A few years ago, an innocuous configuration change in a major retailer’s Microsoft Dynamics CRM meant that the number of inventory displayed on each item online ceased to reflect reality. The counter simply stopped updating.
People continued to purchase, but the volume number stayed constant. By the time the data engineering team was alerted, things had gotten bad.
Most items were available for purchase online, but also for in-store pickup. Lots of people chose in-store pickup. The orders were processed, and items that did not exist were nevertheless sold. So consumers visited stores where retail associates scrambled to find substitutes or promise discounts or somehow appease them. Lines formed. Store visitors had to wait to purchase and were turned off by so many people angrily jabbing their phones. And because it took days to discover the problem and for the pipeline to be fixed, it was a few days more before things were resolved.
Factoring in loss of brand reputation, the mistake cost tens of millions, and need not have happened.
Which is all to say, data issues compound. They can be difficult to spot and address, and grow unseen. It’s easy to fall into a pattern of assuming that everything is working just because you’re still drawing some insights, even while you’re accruing an increasing amount of subterranean data debt.
Furthermore, the truest signs of data quality issues also tend to be lagging indicators. For example, consumers telling you. Or as in the previous retail CRM example, thousands of retail managers and regional vice presidents telling you. That’s bad. That means that the data has been in your system for some time and it will take days for a fix to bear results. Talk about missing consumer expectations.
This is the situation the shipping startup Shipper found itself in, and why they invested so heavily in preventing it from ever occurring. Their data engineering team delivers as near to real-time as possible data to an application that helps ecommerce vendors deliver their inventory to a shipping port. It’s not just their consumers’ expectations they have to worry about—it’s their consumers’ consumers. And when their system was sometimes two days out of date, it created cascading ripples of missed expectations. Hence, they invested heavily in data quality management and tools that could give them early warning alerts with automatic checks.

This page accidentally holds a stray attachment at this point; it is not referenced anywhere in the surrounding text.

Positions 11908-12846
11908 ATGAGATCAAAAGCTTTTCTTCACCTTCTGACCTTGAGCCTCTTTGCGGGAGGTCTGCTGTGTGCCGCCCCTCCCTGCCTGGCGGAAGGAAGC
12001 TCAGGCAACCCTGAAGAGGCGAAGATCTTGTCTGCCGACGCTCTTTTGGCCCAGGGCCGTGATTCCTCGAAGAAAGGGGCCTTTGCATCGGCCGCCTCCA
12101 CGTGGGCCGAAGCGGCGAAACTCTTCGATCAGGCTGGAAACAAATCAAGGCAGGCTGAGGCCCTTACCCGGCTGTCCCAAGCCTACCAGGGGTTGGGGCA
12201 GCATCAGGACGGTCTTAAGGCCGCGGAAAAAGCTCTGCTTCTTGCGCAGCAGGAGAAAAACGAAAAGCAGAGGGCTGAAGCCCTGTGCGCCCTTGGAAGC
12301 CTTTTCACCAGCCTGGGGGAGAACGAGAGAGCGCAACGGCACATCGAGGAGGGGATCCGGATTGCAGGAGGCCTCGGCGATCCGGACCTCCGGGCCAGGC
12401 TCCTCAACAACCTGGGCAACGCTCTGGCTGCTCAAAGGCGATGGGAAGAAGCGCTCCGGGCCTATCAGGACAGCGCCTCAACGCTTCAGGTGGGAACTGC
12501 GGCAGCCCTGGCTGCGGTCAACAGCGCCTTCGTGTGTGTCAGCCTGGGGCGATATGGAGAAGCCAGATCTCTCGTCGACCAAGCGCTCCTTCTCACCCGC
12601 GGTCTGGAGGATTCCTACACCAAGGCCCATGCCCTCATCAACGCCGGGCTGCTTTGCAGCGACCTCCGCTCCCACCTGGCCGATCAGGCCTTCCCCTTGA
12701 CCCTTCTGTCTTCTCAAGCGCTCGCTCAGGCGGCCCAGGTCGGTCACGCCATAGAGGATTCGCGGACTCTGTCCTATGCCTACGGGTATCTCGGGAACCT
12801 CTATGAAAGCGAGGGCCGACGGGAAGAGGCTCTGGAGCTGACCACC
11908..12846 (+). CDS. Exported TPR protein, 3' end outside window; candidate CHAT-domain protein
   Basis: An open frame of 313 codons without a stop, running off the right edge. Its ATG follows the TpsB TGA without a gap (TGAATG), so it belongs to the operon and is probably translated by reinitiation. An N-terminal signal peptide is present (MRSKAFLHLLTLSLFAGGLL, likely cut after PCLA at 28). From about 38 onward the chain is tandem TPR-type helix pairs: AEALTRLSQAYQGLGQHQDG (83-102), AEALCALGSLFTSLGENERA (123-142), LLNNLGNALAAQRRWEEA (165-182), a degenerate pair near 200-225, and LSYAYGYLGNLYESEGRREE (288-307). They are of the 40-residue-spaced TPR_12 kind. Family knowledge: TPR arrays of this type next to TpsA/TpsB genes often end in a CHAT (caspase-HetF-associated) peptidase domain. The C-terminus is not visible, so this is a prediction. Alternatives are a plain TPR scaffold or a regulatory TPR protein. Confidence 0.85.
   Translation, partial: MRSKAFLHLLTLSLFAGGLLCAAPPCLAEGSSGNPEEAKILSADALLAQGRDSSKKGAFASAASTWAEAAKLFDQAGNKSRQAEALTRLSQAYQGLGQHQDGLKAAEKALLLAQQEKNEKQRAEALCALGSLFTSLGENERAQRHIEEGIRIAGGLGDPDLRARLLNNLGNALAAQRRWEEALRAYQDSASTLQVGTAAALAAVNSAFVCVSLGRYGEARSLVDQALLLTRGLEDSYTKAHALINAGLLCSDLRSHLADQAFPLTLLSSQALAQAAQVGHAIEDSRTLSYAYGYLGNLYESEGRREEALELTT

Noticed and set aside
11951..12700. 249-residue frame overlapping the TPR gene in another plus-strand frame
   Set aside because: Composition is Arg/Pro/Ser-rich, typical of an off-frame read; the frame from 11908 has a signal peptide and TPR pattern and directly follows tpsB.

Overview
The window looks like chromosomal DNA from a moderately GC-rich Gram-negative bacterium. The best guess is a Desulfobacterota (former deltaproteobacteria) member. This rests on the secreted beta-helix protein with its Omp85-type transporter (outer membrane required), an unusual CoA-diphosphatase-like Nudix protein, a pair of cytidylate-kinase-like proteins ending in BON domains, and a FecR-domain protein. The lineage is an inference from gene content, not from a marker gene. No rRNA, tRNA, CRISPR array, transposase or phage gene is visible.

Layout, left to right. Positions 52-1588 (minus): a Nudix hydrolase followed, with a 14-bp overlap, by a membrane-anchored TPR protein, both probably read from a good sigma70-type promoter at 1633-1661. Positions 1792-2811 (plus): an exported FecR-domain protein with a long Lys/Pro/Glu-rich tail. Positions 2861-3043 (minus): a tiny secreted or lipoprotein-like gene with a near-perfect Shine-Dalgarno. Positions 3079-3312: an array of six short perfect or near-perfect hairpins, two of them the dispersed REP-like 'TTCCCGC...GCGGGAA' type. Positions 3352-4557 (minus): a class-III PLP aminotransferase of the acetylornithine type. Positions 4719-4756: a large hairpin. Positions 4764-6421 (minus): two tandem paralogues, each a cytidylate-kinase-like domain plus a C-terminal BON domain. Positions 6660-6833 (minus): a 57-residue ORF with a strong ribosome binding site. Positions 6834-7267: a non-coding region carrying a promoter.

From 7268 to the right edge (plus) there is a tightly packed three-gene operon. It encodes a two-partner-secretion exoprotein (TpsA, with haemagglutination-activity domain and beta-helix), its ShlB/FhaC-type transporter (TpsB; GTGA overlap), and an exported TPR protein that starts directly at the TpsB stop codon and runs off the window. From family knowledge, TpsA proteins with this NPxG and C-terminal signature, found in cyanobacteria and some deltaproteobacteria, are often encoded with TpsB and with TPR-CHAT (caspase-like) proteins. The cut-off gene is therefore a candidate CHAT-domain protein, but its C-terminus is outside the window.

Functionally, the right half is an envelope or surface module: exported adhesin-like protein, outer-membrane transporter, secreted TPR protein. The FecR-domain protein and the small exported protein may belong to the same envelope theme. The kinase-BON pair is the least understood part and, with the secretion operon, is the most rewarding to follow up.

Data quality management is a way to make the data quality checks automatic and pervasive, so you’re combating the forces of entropy on your datasets and pipelines with an equal and opposite amount of force.
Building your data quality framework
Let’s return to our earlier example and list of questions. Your analysts talk to the business to collect requirements, and you receive a list of quantitative consumer expectations from your data scientists. How do you then move forward and build the system?
You draw out your data quality framework. Your framework should first and foremost acknowledge that the system is a cycle and everything you learn about consumers’ expectations, which are always evolving, should influence the system.
Let’s explore each of these stages:
- Qualify—Business analysts decompose consumers’ needs into a list of requirements
- Quantify—Data scientists decompose requirements into quantifiable measures of data quality, which at this point, are still just theoretical.
- Plan—Data engineers translate quantitative measures of data quality into checks they can run in their data pipeline observability platform. Such a platform is critical—workflow and pipeline scheduling systems like Airflow and Spark can detect issues with a pipeline itself, but not within the data, which is where most issues arise. Your engineers will need to understand what can and cannot be tracked in your system.
- Implement—Data engineers implement the tracking and test it. For a very simple example, if the data needs to all be present, and not missing any fields or columns, you can set an alert around data completeness parameters. An observability platform like Databand makes this possible, and can allow you to set up anomaly detection so you need not set every value manually.
- Manage—Data engineers backtest these alerts against historical pipeline data to verify that they indeed would have functioned as intended. If true, they place them into production along with an incident management plan for who is responsible when an alert fires, and what they’ll do when they receive that alert.
- Verify—Data engineers and data scientists confirm that having the data management framework has measurably improved performance along the desired metrics. The business analysts confirm with consumers that this is indeed the case.
And what do you do with your framework? You put it into practice.
A good data quality framework means an end to surprises
As we explored in many of our examples, the very worst indicator of a data quality issue is a lagging indicator—say, from a consumer telling you something is broken. So much of what we do in data engineering is build trust along with pipelines.
By investing in a data quality management framework that helps your team automatically identify issues, you’ll create data that’s worth trusting. And that makes your job a lot easier.